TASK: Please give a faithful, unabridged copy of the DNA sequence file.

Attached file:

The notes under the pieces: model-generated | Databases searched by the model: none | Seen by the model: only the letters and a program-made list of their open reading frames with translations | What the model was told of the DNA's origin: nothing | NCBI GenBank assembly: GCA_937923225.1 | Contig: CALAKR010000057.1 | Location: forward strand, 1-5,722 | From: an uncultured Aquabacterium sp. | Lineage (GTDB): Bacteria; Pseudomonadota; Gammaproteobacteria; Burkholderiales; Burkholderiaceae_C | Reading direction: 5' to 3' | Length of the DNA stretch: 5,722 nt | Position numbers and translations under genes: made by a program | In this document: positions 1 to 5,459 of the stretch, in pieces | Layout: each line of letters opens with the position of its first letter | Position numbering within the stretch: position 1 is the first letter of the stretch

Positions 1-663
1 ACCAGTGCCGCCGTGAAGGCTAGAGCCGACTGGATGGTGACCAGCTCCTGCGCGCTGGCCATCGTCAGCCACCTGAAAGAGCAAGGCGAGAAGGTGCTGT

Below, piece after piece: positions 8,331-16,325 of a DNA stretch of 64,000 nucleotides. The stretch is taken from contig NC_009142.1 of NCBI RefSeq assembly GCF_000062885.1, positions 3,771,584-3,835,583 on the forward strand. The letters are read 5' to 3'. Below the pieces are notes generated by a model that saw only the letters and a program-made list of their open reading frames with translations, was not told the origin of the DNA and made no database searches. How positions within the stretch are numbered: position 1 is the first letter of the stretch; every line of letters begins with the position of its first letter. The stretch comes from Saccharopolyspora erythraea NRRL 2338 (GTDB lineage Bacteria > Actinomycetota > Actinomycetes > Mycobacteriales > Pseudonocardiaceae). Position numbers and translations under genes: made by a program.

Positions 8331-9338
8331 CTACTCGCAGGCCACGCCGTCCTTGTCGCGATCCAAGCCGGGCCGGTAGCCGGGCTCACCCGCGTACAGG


The notes under the pieces: model-generated | Databases searched by the model: none | Seen by the model: only the letters and a program-made list of their open reading frames with translations | What the model was told of the DNA's origin: nothing | NCBI GenBank assembly: GCA_937923225.1 | Contig: CALAKR010000057.1 | Location: forward strand, 1-5,722 | From: an uncultured Aquabacterium sp. | Lineage (GTDB): Bacteria; Pseudomonadota; Gammaproteobacteria; Burkholderiales; Burkholderiaceae_C | Reading direction: 5' to 3' | Length of the DNA stretch: 5,722 nt | Position numbers and translations under genes: made by a program | In this document: positions 1 to 5,459 of the stretch, in pieces | Layout: each line of letters opens with the position of its first letter | Position numbering within the stretch: position 1 is the first letter of the stretch

Positions 1-663
1 ACCAGTGCCGCCGTGAAGGCTAGAGCCGACTGGATGGTGACCAGCTCCTGCGCGCTGGCCATCGTCAGCCACCTGAAAGAGCAAGGCGAGAAGGTGCTGT

Below, piece after piece: positions 8,331-16,325 of a DNA stretch of 64,000 nucleotides. The stretch is taken from contig NC_009142.1 of NCBI RefSeq assembly GCF_000062885.1, positions 3,771,584-3,835,583 on the forward strand. The letters are read 5' to 3'. Below the pieces are notes generated by a model that saw only the letters and a program-made list of their open reading frames with translations, was not told the origin of the DNA and made no database searches. How positions within the stretch are numbered: position 1 is the first letter of the stretch; every line of letters begins with the position of its first letter. The stretch comes from Saccharopolyspora erythraea NRRL 2338 (GTDB lineage Bacteria > Actinomycetota > Actinomycetes > Mycobacteriales > Pseudonocardiaceae). Position numbers and translations under genes: made by a program.

Positions 8331-9338
8331 CTACTCGCAGGCCACGCCGTCCTTGTCGCGATCCAAGCCGGGCCGGTAGCCGGGCTCACCCGCGTACAGG